If someone on the board has acted incorrectly and thus made a violation of the Articles of Association, the Swedish Companies Act or the Annual Accounts Act, the board member becomes liable for damages. In these cases, it is a matter of the member having in some way harmed the company or its owners in his board role, intentionally or due to negligence.

However, during the general meeting, the board member may be discharged from liability. Then the limited liability company cannot bring an action for damages.

As a board member, you will thus be personally liable for:

  • You through negligence or with intent harm the company or violate current legislation in your role as a board member

Criminal liability

Members of the board face fines or up to a year in prison if they violate certain rules.

As a board member, you will be personally liable for criminal liability if:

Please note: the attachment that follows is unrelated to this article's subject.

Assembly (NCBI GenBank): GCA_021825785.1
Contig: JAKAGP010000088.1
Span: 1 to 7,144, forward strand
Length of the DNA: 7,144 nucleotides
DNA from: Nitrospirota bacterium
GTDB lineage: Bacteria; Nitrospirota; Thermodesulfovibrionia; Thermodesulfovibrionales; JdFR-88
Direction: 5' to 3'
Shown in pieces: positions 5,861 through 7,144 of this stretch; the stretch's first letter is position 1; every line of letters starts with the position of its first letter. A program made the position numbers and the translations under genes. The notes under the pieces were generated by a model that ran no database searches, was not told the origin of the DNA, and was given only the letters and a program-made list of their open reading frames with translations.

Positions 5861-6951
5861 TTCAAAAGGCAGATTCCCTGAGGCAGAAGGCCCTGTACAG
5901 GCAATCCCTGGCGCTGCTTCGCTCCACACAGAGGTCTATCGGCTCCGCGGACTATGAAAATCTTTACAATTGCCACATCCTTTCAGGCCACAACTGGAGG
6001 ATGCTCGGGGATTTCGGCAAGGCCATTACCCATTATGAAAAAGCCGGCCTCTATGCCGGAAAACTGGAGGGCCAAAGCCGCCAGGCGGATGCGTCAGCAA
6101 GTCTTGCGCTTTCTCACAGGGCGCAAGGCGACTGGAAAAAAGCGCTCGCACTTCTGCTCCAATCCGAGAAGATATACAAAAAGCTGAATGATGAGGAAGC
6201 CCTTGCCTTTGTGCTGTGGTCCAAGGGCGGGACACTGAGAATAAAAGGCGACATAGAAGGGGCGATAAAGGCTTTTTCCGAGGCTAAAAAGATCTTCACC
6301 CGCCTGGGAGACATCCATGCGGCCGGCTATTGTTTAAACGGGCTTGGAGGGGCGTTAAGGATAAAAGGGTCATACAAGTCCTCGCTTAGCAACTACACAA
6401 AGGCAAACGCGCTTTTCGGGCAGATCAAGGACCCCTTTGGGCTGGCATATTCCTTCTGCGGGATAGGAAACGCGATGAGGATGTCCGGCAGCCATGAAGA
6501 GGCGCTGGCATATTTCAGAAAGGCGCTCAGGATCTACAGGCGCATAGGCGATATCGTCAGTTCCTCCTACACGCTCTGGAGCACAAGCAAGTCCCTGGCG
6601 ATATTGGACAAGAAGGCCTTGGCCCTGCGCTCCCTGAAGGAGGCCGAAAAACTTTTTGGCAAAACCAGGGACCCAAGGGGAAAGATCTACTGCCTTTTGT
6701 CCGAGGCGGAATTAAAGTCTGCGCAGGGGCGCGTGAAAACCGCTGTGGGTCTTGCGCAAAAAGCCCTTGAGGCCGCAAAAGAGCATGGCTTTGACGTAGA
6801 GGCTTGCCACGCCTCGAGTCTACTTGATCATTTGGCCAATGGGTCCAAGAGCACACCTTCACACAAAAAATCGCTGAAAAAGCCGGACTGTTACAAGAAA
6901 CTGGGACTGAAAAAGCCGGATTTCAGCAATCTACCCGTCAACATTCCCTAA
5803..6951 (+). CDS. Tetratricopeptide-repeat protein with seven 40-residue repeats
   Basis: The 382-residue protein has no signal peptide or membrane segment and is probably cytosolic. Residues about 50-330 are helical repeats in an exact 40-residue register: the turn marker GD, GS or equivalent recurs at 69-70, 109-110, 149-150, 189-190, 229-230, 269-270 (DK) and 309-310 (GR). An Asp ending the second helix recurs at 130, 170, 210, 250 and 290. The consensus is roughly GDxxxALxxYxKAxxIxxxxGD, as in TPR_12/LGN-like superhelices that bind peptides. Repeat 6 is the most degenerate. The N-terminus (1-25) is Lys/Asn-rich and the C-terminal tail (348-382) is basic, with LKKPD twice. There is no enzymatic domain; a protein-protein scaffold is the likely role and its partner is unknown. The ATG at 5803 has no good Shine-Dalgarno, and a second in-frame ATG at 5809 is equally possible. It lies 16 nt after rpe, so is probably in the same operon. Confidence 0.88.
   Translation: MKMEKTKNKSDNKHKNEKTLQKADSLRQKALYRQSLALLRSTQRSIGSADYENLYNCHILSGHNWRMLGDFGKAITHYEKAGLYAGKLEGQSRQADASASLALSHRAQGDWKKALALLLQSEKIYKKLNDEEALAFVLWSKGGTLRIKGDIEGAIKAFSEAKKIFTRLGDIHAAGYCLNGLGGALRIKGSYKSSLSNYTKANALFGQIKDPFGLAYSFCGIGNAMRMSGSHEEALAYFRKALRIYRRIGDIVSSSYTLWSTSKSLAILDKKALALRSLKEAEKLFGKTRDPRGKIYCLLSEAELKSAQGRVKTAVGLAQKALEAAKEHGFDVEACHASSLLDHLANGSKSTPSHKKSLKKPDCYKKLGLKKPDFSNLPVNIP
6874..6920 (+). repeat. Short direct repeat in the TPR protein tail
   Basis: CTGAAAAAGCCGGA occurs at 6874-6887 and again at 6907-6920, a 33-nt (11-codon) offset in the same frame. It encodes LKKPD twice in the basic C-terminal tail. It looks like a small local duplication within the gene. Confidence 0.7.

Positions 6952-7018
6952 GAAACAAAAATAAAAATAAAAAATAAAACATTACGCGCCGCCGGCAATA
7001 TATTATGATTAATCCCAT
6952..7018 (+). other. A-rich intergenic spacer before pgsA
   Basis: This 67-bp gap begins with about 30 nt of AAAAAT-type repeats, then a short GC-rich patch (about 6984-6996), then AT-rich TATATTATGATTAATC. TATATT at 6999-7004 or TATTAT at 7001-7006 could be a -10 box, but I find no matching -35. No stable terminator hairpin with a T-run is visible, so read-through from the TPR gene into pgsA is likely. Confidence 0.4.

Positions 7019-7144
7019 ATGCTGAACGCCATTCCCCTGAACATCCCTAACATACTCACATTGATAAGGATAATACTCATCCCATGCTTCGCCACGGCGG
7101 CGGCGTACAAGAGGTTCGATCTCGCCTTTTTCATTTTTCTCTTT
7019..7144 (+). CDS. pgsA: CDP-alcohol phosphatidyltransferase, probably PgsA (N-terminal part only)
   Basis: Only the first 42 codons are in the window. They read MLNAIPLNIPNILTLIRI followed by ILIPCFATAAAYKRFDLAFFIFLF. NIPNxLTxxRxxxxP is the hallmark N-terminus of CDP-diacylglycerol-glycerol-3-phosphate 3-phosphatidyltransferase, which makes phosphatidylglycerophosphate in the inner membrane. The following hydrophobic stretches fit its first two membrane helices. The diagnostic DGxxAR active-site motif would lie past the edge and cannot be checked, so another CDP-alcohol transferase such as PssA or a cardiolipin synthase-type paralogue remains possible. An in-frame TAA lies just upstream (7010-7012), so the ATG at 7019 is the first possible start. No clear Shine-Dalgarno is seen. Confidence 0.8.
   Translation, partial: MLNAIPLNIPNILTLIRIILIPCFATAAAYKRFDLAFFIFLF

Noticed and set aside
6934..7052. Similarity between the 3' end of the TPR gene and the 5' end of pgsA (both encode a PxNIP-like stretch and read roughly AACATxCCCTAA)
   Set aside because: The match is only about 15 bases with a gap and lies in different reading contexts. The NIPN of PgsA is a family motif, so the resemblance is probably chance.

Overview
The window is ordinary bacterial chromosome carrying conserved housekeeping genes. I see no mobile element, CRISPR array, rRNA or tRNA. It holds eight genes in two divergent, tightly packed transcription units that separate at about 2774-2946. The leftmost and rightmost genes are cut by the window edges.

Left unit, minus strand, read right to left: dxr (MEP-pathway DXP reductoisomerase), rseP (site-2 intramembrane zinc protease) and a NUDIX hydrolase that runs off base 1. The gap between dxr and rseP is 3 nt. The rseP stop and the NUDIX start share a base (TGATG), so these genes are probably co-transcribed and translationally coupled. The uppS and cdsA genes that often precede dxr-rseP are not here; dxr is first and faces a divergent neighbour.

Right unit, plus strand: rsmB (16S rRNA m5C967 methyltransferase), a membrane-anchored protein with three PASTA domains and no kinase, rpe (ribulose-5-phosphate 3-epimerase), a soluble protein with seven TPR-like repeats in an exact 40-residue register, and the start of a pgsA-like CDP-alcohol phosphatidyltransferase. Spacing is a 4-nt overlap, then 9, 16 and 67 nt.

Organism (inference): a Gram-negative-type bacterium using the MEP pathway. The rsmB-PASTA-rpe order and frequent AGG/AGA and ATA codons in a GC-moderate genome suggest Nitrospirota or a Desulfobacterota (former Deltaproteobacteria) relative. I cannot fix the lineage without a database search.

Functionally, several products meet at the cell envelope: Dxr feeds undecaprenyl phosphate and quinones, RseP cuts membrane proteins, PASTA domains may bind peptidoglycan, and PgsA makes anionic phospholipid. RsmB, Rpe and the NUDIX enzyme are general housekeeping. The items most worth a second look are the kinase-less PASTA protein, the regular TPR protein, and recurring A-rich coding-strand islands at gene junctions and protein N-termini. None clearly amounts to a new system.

• Prohibited loans have been taken out in the joint-stock company
  • No register of shareholders has been kept
  • You have not made it possible for other board members to participate in board meetings and decisions
  • You advertised shares for private limited companies

Liability for payment

Part of the board’s duties involves ensuring that the company’s taxes are paid on time, that the annual notice is submitted on time and that the control balance sheet is drawn up. If this is not done, you as a board member can become personally liable for payment.

In order to minimize personal risks in the work of the board, it is also required that you intervene if you find that another member of the board is not fulfilling his obligations in a correct manner. Otherwise, you too may become personally liable for these errors.

Full control of equity

How to get constant access to up-to-date financial overview

How to reduce your personal risk in board work

Of course, you want to avoid getting into any of the above situations at all costs. Here’s what you can do to feel more confident on your record:

Board insurance – does it really cover everything?